1

Consider:

Some "for + nouns" are adjectival prepositional phrases; others are adverbial prepositional ones, but I am not sure which is which in these following examples:

  1. The pension plans involve very little risk for employers.

  2. A bank creates a reserve for loan losses.

  3. How do investors decide on the expected returns they require for individual investments?

  4. Regulators aim to ensure that financial institutions keep enough capital for the total risks they are taking.

  5. Policyholders can often redeem (surrender) whole life policies early or use the policies as collateral for loans.

  6. Many exchanges on which stocks, options, and futures trade use market makers. Typically an exchange will specify a maximum level for the size of a market maker’s bid-offer spread.

  7. The CME has introduced contracts for 10 different weather stations.

  8. The lesson from these losses is that it is important to define unambiguous risk limits for traders.

  9. For similarly rated bonds and structured products, the probability distribution of losses are markedly different.

All the examples are taken from Risk Management and Financial Institutions, 3rd Ed. written by John Hull.

I have no difficulty in understanding these sentences, but it’s not easy to tell whether these "for + nouns" are adjectival prepositional phrases or adverbial prepositional ones.

I would guess this problem could cause ambiguity in some cases.

  • If you feel that the "for + nouns" phrase modifies a verb, could you give some specific reasoning on an example. It would help to understand your view. – user3169 Apr 19 '14 at 18:31
  • @user3169 Preposition makes a relationship between the noun/pronoun/noun-clause or whatever follows it and other words in a sentence. – Man_From_India Apr 20 '14 at 0:54
  • The reason is simple. e.g. I did it for you. It can be interpreted either as "I did it in order to help you.", or as "I did this and it is intended for you." @user3169 – Kinzle B Apr 20 '14 at 1:03
  • @ZhanlongZheng Its not valid to change the wording. What is "for you"? That is "it". Anyway, I deleted my answer as you believe it is wrong. But I think it would be better if you give a more detailed explanation of the relationship of "for + nouns" to verbs or preceding nouns. Just highlighting portions of the statements does not do this well. – user3169 Apr 20 '14 at 3:14
  • As Man_From_India indicates, the "for + nouns" phrase is related to all parts of the sentence. I'm wondering why it's a problem with you. I think others would agree with me. You can see several people have shown their interests in my question. I hope a good answer could demystify your doubt and mine as well. @user3169 – Kinzle B Apr 20 '14 at 3:54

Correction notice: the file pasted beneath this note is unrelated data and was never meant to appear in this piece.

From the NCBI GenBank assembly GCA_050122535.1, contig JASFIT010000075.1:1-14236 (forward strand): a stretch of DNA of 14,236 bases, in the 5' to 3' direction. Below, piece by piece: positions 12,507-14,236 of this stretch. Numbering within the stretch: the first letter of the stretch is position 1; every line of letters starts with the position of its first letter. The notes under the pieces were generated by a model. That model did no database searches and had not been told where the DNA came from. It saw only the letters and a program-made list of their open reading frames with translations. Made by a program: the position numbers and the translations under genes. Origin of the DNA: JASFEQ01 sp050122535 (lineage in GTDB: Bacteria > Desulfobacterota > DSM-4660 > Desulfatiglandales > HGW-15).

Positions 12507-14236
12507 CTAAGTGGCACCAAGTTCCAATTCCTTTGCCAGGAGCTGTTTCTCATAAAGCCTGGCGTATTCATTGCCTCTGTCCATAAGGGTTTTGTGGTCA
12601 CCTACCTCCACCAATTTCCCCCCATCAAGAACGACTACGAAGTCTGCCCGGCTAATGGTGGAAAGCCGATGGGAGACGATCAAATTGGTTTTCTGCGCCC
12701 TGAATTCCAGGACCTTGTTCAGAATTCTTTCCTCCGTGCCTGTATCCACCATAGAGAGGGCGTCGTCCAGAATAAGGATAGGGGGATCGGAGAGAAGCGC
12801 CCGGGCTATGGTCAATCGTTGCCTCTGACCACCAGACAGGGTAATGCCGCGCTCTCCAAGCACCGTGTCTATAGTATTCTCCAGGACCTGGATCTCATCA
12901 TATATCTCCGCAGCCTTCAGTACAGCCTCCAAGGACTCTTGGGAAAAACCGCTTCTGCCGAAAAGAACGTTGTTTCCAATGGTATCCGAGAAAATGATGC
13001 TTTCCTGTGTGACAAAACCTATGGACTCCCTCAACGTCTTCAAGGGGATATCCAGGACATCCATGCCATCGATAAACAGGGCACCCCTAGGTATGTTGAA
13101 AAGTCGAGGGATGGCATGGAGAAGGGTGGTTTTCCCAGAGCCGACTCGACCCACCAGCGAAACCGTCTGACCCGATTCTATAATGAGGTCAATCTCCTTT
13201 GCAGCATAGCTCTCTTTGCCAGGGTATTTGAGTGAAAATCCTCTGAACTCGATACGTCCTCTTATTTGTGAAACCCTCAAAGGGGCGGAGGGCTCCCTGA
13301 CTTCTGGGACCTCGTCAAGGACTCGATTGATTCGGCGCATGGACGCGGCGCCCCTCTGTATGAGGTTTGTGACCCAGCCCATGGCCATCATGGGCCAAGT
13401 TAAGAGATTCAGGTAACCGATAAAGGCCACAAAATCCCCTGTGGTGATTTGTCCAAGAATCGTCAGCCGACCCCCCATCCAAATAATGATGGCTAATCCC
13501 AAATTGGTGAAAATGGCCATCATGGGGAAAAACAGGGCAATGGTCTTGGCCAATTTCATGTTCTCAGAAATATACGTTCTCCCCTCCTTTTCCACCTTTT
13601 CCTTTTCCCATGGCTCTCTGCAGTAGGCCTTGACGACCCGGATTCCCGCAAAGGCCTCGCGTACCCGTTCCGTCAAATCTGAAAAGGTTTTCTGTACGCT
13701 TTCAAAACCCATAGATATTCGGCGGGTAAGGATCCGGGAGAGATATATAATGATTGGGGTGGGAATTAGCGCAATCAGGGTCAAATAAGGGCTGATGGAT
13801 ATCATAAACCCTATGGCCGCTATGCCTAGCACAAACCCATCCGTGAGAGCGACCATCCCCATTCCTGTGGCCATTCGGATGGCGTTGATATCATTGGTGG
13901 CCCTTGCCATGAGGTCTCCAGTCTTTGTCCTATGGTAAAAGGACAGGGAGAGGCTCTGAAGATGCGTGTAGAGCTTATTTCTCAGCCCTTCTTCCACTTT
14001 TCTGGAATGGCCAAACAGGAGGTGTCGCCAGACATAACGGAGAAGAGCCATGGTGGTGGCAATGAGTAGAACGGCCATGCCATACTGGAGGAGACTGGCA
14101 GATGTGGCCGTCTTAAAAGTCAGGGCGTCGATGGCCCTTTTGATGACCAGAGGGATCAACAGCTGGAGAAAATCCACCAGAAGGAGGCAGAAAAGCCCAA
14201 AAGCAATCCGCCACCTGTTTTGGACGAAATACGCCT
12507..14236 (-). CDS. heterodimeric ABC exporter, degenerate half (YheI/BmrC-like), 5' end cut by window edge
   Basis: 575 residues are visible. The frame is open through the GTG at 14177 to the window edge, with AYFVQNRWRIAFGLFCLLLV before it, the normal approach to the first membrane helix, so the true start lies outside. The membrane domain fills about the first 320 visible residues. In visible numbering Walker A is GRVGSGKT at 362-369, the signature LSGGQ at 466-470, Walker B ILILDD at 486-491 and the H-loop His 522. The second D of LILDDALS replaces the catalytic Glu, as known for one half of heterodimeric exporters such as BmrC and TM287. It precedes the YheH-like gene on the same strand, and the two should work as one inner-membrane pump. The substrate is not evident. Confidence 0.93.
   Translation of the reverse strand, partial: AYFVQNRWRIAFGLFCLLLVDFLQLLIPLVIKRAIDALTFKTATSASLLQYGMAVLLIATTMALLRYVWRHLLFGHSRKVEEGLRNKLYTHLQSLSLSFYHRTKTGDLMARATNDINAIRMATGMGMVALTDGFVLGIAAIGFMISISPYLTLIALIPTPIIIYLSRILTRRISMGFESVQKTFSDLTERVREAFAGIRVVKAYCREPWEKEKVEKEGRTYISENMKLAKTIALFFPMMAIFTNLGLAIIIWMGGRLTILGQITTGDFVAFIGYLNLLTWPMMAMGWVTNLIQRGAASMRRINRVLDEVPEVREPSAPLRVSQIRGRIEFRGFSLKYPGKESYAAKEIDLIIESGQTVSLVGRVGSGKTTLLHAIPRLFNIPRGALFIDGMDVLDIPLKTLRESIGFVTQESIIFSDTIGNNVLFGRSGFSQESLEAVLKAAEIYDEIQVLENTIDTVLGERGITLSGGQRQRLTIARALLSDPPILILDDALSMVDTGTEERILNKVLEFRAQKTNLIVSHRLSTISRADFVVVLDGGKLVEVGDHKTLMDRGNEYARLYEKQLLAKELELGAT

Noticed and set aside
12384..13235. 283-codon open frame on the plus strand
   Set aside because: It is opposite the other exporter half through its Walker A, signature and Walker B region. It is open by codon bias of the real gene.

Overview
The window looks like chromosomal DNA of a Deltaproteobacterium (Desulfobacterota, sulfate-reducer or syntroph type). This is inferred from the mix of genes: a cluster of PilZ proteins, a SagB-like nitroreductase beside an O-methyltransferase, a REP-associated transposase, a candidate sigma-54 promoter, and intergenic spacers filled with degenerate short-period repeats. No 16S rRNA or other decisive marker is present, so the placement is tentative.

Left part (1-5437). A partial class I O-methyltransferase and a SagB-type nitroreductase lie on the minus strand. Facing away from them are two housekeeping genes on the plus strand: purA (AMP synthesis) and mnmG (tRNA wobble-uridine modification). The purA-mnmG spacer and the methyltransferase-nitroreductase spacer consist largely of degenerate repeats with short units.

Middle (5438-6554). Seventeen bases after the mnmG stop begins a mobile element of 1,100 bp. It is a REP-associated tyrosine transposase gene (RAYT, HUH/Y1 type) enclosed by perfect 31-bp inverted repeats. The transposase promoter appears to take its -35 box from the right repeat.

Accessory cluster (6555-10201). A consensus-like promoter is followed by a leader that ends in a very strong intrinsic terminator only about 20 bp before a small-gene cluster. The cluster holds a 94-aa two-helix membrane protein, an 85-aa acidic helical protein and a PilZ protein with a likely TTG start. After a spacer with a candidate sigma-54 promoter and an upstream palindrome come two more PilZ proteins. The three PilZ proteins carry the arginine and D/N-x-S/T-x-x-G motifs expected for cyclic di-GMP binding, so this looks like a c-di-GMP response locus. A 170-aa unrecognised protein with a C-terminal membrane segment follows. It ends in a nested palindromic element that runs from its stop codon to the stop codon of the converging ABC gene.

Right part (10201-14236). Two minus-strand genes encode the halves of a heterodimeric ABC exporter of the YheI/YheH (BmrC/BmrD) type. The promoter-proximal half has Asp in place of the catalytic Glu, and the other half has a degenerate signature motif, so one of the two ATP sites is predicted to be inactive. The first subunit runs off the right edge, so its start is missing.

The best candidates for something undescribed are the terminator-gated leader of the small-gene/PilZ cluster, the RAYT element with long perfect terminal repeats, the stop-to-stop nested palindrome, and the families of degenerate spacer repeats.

4

I have no difficulty in understanding these sentences, but I was just wondering whether these preposition phrases of "for + nouns" modify the verbs or modify the nouns before them. Seems to me both can make sense, but I guess that the uncertainty of what it modifies could cause ambiguity in some cases.

These clauses beginning with "for" typically modify whatever is the closest where the for + noun clause occurs in the sentence, usually in front of "for". In many of the example sentences here the noun is an indirect or direct object of the verb so you could think of the verb + noun as being a unified whole and then the "for" clause is modifying the verb + noun clause.

Here is a basic case:

A bank creates a reserve for loan losses.

So the two options would be "create for loan losses" or "a reserve for loan losses". In this one, the two meanings are the same, because you would think of the verb + noun phrase as one unit because "reserve" is a direct object of the verb "creates".

But, consider this one:

Policyholders can often redeem (surrender) whole life policies early or use the policies as collateral for loans.

In this case the noun you have highlighted is not a direct or indirect object of the verb, so this noun can't be considered as part of the verb + noun phrase. In this sentence the "for" clause is, however, modifying "collateral" because that is closest to "for". You can see this if you try moving "as collateral" to a different place, which changes the meaning or leaves it more ambiguous, for example:

Policyholders can often redeem (surrender) whole life policies early or use the policies for loans as collateral.

Or in this one:

How do investors decide on the expected returns they require for individual investments?

So is it "returns for investments", or "require for investments"? In this one, "require" is closer to the "for" clause so it modifies "require", the verb.

In cases where the "for" phrase is not close to anything specific, the meaning is more ambiguous and you need to take the whole phrase together.

For similarly rated bonds and structured products, the probability distribution of losses are markedly different.

This one it could be either "distribution" or "are different", and you wouldn't know which without more context because the entire part "the probability distribution of losses are markedly different" needs to be taken together.

Does this help?

  • Thx. Most of what you said here isn't unfamiliar to me, but I think I still need more analysis. – Kinzle B Apr 20 '14 at 12:14
  • 1
    Yes, more examples will always help your understanding. If you find another one that you are unsure about, try moving the "for" phrase around in the sentence and see if you notice the difference in meaning. – Alium Britt Apr 20 '14 at 13:01
3
+50

It's not easy to tell because it doesn't make a difference.  
 

Let's look at the first sentence on your list:

The pension plans involve very little risk for employers.

First, we'll drop the prepositional phrase entirely.  Next, we'll separate the keywords in question, "involve" and "risk", in this case by casting the clause in the passive voice. Then, we'll reintroduce the prepositional phrase such that whatever it modifies is clear.  Finally, we'll compare those results with the original.